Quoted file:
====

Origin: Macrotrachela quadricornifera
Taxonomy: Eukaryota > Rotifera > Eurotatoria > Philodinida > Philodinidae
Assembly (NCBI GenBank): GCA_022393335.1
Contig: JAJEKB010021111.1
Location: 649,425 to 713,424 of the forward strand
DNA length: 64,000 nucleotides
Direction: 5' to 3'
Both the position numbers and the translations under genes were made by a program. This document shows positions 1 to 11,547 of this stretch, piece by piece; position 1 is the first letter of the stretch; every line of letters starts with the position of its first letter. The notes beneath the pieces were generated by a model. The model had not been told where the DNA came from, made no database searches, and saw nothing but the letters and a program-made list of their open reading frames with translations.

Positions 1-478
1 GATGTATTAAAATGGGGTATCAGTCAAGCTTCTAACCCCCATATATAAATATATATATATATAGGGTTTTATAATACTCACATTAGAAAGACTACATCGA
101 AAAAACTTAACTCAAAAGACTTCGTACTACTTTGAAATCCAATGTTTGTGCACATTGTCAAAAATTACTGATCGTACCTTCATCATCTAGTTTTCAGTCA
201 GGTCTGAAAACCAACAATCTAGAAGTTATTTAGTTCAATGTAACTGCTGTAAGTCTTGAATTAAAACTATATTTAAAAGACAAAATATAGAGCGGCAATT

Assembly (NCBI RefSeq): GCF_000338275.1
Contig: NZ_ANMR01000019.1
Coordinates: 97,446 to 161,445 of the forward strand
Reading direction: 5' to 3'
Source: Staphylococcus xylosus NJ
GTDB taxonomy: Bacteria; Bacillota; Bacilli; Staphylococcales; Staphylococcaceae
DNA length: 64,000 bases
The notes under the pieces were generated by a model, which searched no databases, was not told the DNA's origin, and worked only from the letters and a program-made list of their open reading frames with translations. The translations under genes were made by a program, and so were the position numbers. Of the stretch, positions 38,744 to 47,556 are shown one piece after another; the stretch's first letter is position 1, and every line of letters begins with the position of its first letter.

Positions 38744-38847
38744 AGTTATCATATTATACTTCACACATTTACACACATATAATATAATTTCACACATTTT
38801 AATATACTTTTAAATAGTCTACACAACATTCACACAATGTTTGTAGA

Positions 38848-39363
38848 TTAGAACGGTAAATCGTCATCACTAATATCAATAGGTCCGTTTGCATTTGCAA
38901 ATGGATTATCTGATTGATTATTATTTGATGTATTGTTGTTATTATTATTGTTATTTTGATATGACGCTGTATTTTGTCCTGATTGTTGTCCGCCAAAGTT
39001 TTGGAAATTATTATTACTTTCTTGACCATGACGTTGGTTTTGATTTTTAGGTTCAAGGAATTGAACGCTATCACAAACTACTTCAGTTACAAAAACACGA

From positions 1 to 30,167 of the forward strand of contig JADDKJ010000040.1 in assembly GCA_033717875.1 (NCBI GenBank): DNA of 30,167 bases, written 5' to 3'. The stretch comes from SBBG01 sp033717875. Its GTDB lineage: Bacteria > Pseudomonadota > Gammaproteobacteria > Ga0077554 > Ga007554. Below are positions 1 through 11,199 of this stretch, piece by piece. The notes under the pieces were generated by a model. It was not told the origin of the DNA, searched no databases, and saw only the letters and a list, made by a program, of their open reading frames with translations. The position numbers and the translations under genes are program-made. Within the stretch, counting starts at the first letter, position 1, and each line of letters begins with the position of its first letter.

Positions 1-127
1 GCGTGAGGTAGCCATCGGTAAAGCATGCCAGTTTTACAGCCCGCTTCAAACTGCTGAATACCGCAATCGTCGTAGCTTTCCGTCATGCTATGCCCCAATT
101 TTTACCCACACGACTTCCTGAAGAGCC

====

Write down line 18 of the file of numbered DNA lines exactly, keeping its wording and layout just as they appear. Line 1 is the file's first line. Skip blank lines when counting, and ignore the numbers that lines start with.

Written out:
GTDB taxonomy: Bacteria; Bacillota; Bacilli; Staphylococcales; Staphylococcaceae